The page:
We’re into the second term of the academic year at the University of Huddersfield and the Journalism Technologies module resumed with the focus switching from the major online and social media platforms, to how media companies are adapting to the rapidly changing technologies which have turned their worlds upside down. Arguably the most significant impact has come on the balance sheet, with the old business models that funded journalism if not destroyed, then certainly coming under significant and sustained strain, and that was the subject of last week’s lecture.
First year university students, born at around the turn of the millennium, have grown up in the smartphone, on-demand, social media era, so I spent much of the lecture filling in a few of their blanks on how things were before. As I did, I was thinking to myself that newspaper classified ads, extended one-minute TV ads and local radio spots for double glazing all seem like media from decades ago. It’s so long since even I read, watched or heard one, trying to explain how significant they once were (and, in some cases, still are) to a room full of 18-year-olds is a bit of an odd thing to find yourself doing.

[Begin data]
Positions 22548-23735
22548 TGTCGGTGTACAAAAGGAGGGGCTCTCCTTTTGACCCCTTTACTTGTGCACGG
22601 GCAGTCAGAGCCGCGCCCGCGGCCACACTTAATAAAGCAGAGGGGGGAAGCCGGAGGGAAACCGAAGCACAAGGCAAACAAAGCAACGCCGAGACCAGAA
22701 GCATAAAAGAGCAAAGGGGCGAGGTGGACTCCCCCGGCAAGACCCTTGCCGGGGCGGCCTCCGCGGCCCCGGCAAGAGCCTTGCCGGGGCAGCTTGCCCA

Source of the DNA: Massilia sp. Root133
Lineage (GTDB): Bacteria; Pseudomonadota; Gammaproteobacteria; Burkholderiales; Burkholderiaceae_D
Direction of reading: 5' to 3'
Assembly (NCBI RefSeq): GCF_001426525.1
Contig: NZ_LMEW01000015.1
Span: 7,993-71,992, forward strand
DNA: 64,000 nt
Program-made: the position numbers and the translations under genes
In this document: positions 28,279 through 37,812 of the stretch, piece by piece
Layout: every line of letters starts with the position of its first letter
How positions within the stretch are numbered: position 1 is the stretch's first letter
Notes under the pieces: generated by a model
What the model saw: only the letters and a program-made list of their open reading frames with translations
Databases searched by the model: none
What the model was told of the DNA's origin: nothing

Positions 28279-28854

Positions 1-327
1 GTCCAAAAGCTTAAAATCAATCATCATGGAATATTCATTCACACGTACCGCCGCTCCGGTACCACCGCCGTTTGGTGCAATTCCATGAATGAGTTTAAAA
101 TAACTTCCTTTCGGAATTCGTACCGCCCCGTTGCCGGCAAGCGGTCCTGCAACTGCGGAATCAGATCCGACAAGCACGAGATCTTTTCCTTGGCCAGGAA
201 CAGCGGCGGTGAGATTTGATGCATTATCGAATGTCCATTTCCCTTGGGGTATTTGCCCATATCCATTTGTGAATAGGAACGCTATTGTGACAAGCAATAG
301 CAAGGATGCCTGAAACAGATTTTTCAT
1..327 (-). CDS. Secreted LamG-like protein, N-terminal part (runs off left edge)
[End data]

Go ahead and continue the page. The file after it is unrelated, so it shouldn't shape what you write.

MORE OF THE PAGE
When having a go in the seminars at analysing the local newspaper’s website (ahead of a visit from the editor the week after next), this became even more clear. The ads were almost universally the bit everyone hated. Too prominent and too irrelevant, the students said, and that was just the verdict of the ones not routinely using ad blockers. When I covered this topic last year there was still some optimism that BuzzFeed’s extensive use of sponsored content might offer one way through the financial mire for under-pressure digital publishing executives. But its recent round of redundancies, and admission it is again seeking to diversify its business model yet further, suggests that making news pay is as tough now as it has ever been.